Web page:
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California Court Finalizes PacBio Settlement of IPO-related Litigation

NEW YORK (GenomeWeb News) – A California court has finalized a settlement between Pacific Biosciences and plaintiffs over litigation associated with the company's initial public offering in 2010.

The Superior Court of the State of California, County of San Mateo granted final approval of the settlement on Oct. 25 of four class actions lawsuits that had been consolidated. In PacBio's Form 10-Q filed on Tuesday with the US Securities and Exchange Commission, the company said that it also has reached a deal in principle to settle with a single individual who chose not to be included in the state court settlement.

The plaintiffs in the litigation had alleged that PacBio violated federal securities law, accusing the company of, among other things, making inaccurate and misleading statements on its registration statement while omitting other facts.

One plaintiff, Greg Young, said that the registration statement "materially overstated the status of the RS system's development at the time of the IPO" and omitted facts about its relatively low raw-read accuracy — initially on the order of 80 percent to 84 percent — and low throughput that "would be significant" to potential purchasers.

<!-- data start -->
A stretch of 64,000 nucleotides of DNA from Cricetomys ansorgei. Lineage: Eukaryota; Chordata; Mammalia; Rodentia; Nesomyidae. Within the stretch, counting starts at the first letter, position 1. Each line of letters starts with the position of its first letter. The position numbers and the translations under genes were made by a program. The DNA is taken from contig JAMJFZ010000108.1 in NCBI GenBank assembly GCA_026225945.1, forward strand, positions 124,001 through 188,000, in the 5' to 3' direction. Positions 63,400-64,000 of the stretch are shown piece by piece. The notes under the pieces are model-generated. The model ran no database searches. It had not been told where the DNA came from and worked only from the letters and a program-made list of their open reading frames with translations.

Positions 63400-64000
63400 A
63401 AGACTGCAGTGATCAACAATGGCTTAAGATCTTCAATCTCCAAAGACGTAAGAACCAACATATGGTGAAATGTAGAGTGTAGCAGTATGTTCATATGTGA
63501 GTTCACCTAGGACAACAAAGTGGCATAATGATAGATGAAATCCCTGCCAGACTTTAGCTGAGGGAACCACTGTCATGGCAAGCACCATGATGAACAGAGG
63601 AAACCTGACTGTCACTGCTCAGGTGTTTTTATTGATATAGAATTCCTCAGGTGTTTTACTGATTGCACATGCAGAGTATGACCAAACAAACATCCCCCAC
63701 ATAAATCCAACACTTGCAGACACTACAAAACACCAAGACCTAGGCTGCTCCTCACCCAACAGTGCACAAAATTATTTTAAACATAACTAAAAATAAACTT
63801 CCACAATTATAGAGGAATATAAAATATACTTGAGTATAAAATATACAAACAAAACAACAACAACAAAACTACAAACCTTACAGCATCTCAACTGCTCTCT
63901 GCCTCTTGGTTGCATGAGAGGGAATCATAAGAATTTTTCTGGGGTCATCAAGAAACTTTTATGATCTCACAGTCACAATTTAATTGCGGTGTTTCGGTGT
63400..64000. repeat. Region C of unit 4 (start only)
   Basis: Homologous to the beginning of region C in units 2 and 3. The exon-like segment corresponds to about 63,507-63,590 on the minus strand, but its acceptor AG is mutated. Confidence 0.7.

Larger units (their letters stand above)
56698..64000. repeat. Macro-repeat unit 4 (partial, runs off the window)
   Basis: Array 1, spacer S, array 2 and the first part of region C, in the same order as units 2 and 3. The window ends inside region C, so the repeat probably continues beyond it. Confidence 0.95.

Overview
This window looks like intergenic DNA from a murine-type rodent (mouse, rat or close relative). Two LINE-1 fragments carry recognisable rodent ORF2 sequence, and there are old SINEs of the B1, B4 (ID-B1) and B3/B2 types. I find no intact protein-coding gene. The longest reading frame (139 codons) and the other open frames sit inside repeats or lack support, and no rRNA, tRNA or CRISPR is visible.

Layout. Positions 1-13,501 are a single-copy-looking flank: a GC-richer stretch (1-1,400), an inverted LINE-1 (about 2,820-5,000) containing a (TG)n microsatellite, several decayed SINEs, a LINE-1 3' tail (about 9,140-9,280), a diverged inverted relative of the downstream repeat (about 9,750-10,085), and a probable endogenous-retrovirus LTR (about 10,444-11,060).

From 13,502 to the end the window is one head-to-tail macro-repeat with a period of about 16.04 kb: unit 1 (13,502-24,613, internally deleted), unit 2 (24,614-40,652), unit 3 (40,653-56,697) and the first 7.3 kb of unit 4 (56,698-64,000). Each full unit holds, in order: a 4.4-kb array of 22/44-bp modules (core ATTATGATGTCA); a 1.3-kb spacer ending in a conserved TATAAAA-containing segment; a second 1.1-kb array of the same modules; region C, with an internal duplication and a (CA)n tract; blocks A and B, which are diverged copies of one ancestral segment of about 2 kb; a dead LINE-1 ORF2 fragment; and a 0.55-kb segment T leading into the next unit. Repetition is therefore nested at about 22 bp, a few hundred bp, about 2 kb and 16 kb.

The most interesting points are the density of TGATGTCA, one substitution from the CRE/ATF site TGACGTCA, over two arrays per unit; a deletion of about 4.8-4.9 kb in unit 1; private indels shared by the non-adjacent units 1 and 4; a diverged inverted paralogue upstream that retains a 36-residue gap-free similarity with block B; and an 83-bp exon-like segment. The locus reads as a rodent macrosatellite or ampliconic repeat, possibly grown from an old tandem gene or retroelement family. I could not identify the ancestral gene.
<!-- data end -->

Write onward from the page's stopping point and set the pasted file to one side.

PacBio went public at $16.00 per share, but its share price fell sharply and quickly afterward. In afternoon trading on Wednesday, PacBio's stock was up about 2 percent at $4.05 on the Nasdaq.

The settlement amounts for either the state court settlement or for the deal reached with the individual were not disclosed. In July, GenomeWeb Daily News reported that the plaintiffs' lawyers in the state court action said that the amount is for "at least" approximately $7.7 million.

Through a spokesperson, PacBio declined to comment.

At least one additional lawsuit, filed in December 2011, against PacBio related to its IPO remains active. In its SEC document this week, the Menlo Park, Calif.-based firm said that "upon its becoming final, the settlement of the state court action will have preclusive effect on claims previously asserted" in that case.